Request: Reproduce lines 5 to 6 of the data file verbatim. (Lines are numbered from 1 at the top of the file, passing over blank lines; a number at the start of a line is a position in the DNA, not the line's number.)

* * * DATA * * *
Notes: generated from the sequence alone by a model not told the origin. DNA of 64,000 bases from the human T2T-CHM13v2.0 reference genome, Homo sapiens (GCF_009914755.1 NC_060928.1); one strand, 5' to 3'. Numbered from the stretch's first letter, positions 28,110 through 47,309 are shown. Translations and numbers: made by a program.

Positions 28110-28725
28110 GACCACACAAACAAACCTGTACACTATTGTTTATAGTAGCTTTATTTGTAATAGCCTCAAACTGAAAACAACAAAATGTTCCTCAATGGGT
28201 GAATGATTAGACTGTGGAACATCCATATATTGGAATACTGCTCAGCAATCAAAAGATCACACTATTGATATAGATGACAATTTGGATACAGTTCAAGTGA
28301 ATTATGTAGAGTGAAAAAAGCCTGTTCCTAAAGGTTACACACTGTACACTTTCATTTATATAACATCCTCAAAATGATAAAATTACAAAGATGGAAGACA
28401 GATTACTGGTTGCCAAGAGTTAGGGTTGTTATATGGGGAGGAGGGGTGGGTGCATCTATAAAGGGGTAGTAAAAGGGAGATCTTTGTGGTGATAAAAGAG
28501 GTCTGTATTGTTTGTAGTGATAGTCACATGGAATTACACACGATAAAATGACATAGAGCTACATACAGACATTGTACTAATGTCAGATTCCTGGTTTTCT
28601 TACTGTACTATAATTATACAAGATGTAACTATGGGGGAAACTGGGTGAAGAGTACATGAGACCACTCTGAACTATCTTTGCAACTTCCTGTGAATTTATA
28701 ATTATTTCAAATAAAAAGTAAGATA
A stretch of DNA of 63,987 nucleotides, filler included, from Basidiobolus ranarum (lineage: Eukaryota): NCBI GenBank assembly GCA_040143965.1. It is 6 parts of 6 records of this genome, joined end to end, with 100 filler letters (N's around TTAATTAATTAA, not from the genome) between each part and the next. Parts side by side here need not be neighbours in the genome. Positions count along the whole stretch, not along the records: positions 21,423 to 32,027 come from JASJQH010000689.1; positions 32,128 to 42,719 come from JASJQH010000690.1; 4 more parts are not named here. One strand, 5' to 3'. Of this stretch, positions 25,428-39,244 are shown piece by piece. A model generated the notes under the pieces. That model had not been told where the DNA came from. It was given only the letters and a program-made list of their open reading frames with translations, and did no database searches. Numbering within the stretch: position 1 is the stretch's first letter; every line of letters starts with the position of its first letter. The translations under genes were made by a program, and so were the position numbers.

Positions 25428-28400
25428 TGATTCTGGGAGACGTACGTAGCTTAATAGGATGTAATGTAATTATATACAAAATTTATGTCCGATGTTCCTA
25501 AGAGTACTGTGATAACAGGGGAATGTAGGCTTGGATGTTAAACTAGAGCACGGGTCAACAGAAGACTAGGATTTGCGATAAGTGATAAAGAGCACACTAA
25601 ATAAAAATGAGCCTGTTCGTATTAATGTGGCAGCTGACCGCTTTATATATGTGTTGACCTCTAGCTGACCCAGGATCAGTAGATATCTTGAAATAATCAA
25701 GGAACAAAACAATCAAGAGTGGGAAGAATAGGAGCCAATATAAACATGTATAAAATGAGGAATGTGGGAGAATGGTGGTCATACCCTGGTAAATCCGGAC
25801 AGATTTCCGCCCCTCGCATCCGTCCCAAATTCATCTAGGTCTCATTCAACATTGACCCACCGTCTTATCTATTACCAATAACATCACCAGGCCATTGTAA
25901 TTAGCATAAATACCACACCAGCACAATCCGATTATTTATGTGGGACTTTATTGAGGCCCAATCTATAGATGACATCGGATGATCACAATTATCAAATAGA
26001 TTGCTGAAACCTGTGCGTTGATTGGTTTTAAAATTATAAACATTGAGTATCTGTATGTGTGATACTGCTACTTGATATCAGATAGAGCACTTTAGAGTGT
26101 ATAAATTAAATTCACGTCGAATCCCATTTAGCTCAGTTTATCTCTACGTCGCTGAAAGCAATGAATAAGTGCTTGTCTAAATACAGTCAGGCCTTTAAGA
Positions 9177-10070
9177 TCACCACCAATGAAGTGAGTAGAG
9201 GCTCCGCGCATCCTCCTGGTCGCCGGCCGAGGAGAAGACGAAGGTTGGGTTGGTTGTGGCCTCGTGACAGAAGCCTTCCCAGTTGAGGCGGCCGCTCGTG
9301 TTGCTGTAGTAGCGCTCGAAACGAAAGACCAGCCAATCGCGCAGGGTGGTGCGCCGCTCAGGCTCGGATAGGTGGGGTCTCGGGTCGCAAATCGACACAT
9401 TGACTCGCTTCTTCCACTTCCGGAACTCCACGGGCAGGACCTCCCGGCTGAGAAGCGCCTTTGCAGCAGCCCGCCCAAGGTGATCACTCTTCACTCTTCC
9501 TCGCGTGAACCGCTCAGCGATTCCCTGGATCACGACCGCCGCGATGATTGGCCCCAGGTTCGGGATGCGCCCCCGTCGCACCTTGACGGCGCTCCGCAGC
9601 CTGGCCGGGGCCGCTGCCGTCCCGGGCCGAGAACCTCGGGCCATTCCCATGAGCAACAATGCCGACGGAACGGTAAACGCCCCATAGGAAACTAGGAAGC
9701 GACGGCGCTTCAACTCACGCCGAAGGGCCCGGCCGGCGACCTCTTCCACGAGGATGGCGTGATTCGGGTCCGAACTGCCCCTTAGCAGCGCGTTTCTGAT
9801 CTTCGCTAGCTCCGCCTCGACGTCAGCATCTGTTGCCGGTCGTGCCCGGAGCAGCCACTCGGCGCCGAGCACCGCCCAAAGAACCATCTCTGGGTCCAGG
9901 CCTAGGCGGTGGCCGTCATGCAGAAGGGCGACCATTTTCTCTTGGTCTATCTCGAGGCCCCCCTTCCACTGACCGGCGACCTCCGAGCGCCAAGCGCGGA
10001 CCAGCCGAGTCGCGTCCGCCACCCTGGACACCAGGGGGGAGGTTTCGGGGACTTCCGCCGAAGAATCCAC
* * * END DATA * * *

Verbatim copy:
28301 ATTATGTAGAGTGAAAAAAGCCTGTTCCTAAAGGTTACACACTGTACACTTTCATTTATATAACATCCTCAAAATGATAAAATTACAAAGATGGAAGACA
28401 GATTACTGGTTGCCAAGAGTTAGGGTTGTTATATGGGGAGGAGGGGTGGGTGCATCTATAAAGGGGTAGTAAAAGGGAGATCTTTGTGGTGATAAAAGAG